It was my eclectically-a-tuned, audiophile husband who introduced you to me almost forty years ago, while we were dating (I, too, am growing older). He’d had some of your earlier recordings. I listened, liked what I heard, and purchased many of your newer releases over the years. I can’t count how many times we’ve seen you. Several times in Asheville and Charlotte, once in Johnson City, and before we moved south from the D.C. area, at the Birchmere in Alexandria, the Barns of Wolftrap, and the Ramshead Tavern. Your performances and songs will always be fresh to me.
Fresh and maybe a little chilling, as in the song, “No Love Today” from the album Drive You Home Again(Hightone Records, 1999): I got ba-na-na, watermelon, peaches by the pound, Sweet corn, mirleton, mo’ better than in town, I got okra, enough to choke ya, beans of every kind, If hungry is what’s eating you, I’ll sell you peace of mind, But this ain’t what you came to hear me say, And I hate to disappoint you, But I got no love today . . . Not a welcome refrain, if you’re hurting, but there’s also the heartening reminder, put simply: In the end no one will sell you what you need, You can’t buy it off the shelf, You got to grow it from the seed. Most of us have heard some version of that before, but somehow it comes home to roost -it’s more palpable, tender and evocative when you sing and play it (further intensified by your musical accompaniment, especially the bleating heartfelt saxophone played by John Mills).
Your latest CD, Call Me Lucky (Signature Sounds, 2018) is one of your most reflective. Partly, I figure that’s because you are older, and you’ve had more lifetime to consider. I played the tune “Down to the Sound” for my son (happily, no longer in prison). The tune resonated with me, and I thought he might also appreciate it: . . . it all comes down to the sound, Of something longing to be, It spins around in the lost and found, Til we learn to see . . .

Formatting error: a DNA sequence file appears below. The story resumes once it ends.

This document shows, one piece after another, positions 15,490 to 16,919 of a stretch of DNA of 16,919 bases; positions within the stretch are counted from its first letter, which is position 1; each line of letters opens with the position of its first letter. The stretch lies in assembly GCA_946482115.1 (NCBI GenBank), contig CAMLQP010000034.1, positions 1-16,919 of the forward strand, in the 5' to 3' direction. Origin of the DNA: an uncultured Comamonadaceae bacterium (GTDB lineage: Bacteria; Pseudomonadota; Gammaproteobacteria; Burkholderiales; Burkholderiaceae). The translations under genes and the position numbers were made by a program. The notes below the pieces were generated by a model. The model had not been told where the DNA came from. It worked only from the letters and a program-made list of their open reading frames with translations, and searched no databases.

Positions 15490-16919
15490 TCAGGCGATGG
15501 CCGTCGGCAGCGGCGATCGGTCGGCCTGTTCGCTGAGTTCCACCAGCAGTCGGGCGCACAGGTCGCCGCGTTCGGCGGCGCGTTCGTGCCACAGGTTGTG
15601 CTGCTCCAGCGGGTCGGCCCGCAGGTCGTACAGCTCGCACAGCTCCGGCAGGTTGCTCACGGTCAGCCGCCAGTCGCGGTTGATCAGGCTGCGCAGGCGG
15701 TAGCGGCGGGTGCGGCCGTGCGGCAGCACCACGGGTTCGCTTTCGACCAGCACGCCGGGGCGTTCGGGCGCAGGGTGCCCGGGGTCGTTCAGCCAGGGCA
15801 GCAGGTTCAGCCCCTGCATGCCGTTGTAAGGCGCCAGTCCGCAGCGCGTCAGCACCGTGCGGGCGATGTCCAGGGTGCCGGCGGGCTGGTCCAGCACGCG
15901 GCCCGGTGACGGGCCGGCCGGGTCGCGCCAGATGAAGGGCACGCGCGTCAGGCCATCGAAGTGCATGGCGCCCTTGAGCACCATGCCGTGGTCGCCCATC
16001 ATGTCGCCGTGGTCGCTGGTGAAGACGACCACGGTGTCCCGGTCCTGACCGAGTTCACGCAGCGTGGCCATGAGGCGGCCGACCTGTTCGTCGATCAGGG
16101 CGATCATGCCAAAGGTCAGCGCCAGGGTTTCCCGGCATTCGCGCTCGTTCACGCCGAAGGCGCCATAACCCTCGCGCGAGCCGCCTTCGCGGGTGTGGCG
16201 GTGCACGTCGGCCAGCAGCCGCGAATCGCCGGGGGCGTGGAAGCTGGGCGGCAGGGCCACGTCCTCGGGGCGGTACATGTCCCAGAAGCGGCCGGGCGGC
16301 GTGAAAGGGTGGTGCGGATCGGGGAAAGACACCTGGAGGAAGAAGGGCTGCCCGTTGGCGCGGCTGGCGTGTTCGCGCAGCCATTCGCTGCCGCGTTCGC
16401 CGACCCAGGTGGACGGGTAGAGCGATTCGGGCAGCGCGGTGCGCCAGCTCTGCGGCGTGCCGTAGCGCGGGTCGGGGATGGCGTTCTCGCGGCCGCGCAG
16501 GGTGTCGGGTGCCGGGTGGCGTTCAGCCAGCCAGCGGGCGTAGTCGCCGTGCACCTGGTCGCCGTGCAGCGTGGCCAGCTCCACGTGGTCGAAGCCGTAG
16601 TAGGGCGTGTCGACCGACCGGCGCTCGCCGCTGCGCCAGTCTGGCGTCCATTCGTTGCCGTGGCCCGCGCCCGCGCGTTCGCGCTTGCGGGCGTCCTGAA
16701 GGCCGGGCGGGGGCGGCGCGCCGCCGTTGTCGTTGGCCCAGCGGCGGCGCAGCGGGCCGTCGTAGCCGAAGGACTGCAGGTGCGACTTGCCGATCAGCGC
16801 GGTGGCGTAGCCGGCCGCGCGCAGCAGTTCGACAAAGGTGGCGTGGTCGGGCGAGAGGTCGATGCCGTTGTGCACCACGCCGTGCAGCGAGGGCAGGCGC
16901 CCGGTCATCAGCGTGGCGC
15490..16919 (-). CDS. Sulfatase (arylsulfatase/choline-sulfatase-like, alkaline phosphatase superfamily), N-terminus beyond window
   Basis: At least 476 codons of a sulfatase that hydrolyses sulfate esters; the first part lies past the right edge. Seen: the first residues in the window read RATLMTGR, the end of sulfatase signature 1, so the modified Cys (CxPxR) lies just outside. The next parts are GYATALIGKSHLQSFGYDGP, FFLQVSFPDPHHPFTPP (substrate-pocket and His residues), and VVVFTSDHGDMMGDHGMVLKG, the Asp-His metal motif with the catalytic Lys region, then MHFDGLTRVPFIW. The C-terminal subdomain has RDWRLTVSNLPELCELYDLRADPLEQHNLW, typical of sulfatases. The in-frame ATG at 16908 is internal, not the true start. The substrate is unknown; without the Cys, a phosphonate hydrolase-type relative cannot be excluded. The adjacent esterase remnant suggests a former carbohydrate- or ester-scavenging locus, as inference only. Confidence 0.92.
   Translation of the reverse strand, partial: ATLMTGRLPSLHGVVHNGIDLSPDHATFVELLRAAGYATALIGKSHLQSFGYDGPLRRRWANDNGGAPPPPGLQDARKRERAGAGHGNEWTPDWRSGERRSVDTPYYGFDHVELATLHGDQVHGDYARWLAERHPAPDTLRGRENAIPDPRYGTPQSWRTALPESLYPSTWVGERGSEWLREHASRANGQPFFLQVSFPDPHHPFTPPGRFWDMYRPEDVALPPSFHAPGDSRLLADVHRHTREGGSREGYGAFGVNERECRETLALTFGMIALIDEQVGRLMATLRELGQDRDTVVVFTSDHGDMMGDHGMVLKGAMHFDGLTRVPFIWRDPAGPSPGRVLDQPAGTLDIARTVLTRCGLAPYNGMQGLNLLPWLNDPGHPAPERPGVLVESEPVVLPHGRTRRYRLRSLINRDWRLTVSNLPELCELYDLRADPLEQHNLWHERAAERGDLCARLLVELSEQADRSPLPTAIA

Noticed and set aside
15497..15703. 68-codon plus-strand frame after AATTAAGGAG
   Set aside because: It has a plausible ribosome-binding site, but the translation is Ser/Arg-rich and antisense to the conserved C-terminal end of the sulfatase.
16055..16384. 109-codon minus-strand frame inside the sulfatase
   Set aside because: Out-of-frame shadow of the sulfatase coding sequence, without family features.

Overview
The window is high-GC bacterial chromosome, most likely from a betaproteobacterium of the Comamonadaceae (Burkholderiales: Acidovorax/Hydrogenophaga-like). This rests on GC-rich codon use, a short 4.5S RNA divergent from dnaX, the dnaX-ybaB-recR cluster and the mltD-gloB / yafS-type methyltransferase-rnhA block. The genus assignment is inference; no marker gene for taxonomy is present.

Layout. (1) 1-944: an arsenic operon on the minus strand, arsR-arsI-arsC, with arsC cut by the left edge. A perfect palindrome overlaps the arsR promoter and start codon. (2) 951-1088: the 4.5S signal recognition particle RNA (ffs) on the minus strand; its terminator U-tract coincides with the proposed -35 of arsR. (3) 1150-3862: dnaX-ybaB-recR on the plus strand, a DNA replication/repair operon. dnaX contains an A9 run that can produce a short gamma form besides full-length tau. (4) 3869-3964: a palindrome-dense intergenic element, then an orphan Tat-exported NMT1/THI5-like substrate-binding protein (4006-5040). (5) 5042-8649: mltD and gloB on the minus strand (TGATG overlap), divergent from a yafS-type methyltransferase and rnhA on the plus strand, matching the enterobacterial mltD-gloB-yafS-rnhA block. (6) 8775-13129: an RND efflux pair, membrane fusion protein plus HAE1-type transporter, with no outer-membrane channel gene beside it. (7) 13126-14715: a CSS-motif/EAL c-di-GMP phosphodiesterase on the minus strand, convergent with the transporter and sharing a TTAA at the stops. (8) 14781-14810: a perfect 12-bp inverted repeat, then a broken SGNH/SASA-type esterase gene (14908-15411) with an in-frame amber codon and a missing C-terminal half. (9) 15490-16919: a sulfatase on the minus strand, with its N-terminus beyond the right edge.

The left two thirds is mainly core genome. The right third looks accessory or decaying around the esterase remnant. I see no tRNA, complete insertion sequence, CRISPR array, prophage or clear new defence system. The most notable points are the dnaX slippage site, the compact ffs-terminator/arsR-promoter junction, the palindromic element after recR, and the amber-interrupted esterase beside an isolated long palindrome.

I felt the words and music alight in me and lift me up: a recognition of self, a bold self-acceptance, acknowledgement of one’s better attributes, one’s flaws, with no apologies but with no undue pride either. “When it sounds like me, I hear my name, It seems like a picture slippin’ out of its frame, Takes most of the your wishes to make it come true, They’re mostly for free, but you pay for a few. Hearing this, I imagine glimpsing a reflection in a picture window and pausing, before discerning who or what I see. “Oh, that’s me,” I say. Then I walk on, humming, not stopping to fix my hair or worry over a blemish or stand up straighter.
I could go on reciting your lyrics and explaining why they mean so much to me, but I think you get the gist. Your music has made my life better. It has helped me through some tough places. I can shrug my shoulders more often now. not take myself so seriously, which is a good thing. Your music, grace, and humility are gifts to the world.
For those reading this who don’t know you: Listen to a Chris Smither song, then another. A whole album. Really listen. Smile, laugh, cry. Find some wisdom, while you’re at it. Time is ticking away. Chris Smither won’t be around forever, even if his music will. If he makes it to one hundred, he’s got twenty-two years to go. While you’re both here, check him out, and then tell him thanks. Better yet, do it in person.
I had never given guinea pigs much thought until my family and I became caretakers of them several years ago. Before, I considered them rather bland, dull creatures if they came to mind at all. It made sense to me that guinea pig was a metaphor for a non-protesting and easily oppressed experimental subject. But having raised a few guinea pigs over the years, the notion that these charming little creatures are dull or merely ambivalent subjects for experimentation seems ignorant, and an insult to the species. Like my husband and children, I have come to know guinea pigs fairly well. Now, I see them as creatures with personalities and idiosyncrasies, creatures that you can come to love, and creatures that can teach you a thing or two about life, the good and the not so good.
Guineas spend a lot of time munching and staring into space. They are experts in playing Statues, too, given their ability to immobilize themselves for several minutes at a time without a twitch, blink, or breath discernable to the naked eye. You’d be sorely disappointed if you expected a guinea pig to exercise in a wire wheel like the frenetic hamster does. If introduced to it, a guinea pig would sniff it, look back at you stonily, and sniff again, concluding that the wheel had little to offer, no cozy place to burrow, nothing at all to munch on. He or she would slowly step away and amble off to more familiar surroundings, those that more likely offer comfort and security.
Yes, guinea pigs can seem to be rather dull creatures, but that dullness is generally proportional to what you know about them and how much time you spend attending to them. Guinea pigs can touch your heart, they can make you cry, grumble or laugh. You must invest in your guinea pig to keep them interested and interesting. You must be an active participant in your guinea’s life in order to reap the rewards of guinea tending.